Earning a living key to empowerment
Relevance and adequacy of services is one thing. Empowerment is another. In Iraq and Lebanon, refugees and internally displaced people say the support they receive is inadequate for them to live without aid in the future. They want to earn a living but getting access to employment is hard, especially for women. In Turkey, people are more positive about finding work but nonetheless they say lack of job opportunities is one of the top three reasons for wanting to leave the country. The other two are related: insufficient income and poor housing.
People’s sense of safety and welcome by host communities can also act as push and retention factors. In all four countries surveyed, people say they feel quite safe. They also consider themselves relatively welcome, although scores on welcome are lower than on safety. On both questions, there is a higher level of ambivalence in Lebanon than the other three countries; a finding that jibes with the uncertainties and limited opportunities there.
We usually include a question on whether people have sufficient information to take informed decisions about moving to another country. More than two-thirds of respondents in Turkey, which hosts some three million registered refugees, say they have “no” or “not very much” information to help them make up their minds about onward movement. Most respondents in Lebanon, which includes a Palestinian cohort that has been in the country for decades, consider themselves well-informed. Perceptions are mixed among refugees in northern Iraq and in Austria.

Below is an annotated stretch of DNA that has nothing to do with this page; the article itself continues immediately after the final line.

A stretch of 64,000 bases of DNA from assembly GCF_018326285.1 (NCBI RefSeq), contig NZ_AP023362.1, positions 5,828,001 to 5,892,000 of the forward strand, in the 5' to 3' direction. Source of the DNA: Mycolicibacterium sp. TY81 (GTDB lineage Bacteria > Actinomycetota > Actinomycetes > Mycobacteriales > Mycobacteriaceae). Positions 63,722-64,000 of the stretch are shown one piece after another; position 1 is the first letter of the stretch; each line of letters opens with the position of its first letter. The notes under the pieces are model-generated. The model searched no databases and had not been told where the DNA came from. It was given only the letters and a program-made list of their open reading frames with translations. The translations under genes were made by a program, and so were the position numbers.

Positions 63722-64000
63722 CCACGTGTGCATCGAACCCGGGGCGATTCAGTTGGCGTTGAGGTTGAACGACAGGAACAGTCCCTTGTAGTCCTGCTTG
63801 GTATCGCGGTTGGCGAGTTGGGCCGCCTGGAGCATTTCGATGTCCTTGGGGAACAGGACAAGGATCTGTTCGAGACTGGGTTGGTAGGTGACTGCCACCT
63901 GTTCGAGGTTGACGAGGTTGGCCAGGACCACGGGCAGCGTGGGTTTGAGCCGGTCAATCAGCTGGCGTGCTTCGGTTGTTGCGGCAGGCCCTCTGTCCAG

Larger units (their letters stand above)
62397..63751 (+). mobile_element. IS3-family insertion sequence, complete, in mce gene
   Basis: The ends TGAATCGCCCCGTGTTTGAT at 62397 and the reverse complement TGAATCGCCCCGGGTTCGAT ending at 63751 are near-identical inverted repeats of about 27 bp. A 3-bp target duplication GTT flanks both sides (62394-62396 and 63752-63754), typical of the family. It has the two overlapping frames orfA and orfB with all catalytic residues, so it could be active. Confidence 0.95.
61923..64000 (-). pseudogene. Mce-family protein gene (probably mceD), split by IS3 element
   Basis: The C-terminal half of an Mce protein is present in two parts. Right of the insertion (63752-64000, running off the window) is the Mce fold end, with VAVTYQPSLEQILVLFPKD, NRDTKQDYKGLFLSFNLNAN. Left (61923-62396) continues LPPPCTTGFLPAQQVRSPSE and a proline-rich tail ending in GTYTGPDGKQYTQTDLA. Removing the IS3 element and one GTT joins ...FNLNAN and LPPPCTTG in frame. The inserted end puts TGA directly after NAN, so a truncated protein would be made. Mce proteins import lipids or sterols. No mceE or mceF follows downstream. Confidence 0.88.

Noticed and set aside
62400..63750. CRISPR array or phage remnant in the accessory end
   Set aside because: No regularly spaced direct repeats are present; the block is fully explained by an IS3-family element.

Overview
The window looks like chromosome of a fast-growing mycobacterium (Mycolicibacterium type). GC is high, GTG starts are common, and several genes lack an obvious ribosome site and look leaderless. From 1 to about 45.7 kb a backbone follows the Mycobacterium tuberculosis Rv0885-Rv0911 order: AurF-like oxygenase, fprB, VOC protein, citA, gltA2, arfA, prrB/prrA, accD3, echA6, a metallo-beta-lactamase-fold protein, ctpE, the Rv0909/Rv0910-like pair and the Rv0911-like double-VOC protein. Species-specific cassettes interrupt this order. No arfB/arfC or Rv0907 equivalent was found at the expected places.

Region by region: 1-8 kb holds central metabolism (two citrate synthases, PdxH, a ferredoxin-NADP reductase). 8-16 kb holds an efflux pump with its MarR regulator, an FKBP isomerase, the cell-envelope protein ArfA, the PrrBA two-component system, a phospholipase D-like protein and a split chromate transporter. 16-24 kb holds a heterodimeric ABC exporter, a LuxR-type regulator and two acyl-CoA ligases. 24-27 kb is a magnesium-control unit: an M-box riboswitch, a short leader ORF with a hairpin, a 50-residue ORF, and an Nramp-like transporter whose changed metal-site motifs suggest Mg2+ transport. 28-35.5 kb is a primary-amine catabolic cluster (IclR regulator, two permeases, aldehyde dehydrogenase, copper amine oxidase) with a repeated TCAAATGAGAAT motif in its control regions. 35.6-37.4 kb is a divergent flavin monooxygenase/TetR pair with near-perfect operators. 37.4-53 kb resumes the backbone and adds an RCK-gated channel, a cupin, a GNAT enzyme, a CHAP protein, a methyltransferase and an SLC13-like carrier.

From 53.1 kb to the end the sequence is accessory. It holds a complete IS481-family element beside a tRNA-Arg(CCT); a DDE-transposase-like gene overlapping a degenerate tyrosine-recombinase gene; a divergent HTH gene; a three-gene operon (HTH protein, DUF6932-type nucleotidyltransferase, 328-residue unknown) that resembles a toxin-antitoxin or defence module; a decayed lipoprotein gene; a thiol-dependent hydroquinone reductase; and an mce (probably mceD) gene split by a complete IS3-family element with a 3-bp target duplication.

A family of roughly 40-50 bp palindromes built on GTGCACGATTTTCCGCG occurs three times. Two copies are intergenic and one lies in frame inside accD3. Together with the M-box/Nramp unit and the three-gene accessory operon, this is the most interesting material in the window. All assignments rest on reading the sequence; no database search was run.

Our 2017 survey findings confirm that refugees and other people on the move know relatively little about what may await them in the countries they’d like to go to. They rely mainly on hearsay from other people in the same predicament and the rumours that swirl around uprooted communities. People’s knowledge about asylum laws is as sketchy as their understanding of economic opportunities.
Setting priorities based on feedback
What, then, are the key takeaways for humanitarian policy makers and aid agencies? For a start, more attention should go to meeting the needs of the affected populations in Iraq and Lebanon before things sour further. Greater emphasis on empowerment through access to the job market also comes through as a priority. Another insight is that people’s sense of welcome lags their sense of safety. It would make sense to do more to bring these two sentiments into balance if people are to feel effectively protected. Finally, filling the information vacuum is essential. More communication from official sources, which the surveys suggest are trusted by people on the move, would be a welcome alternative to the rumour mill. The German government’s new website on asylum and refugee protection is an example of what’s needed.
There’s no quick fix to the travails of the thousands of people uprooted by conflict and misfortune whose views we have been tracking this past year. But unless they are addressed, there is a danger that the frustrations will grow in 2018, with unforeseen consequences. It would be good to keep a finger on the pulse so as not to find ourselves playing catch-up on events that have overtaken us.
This post is based on a presentation prepared for a conference organised by the Raoul Wallenberg Foundation on the factors affecting refugee and migrant movements from the Middle East to Europe that was held in Istanbul in December 2017.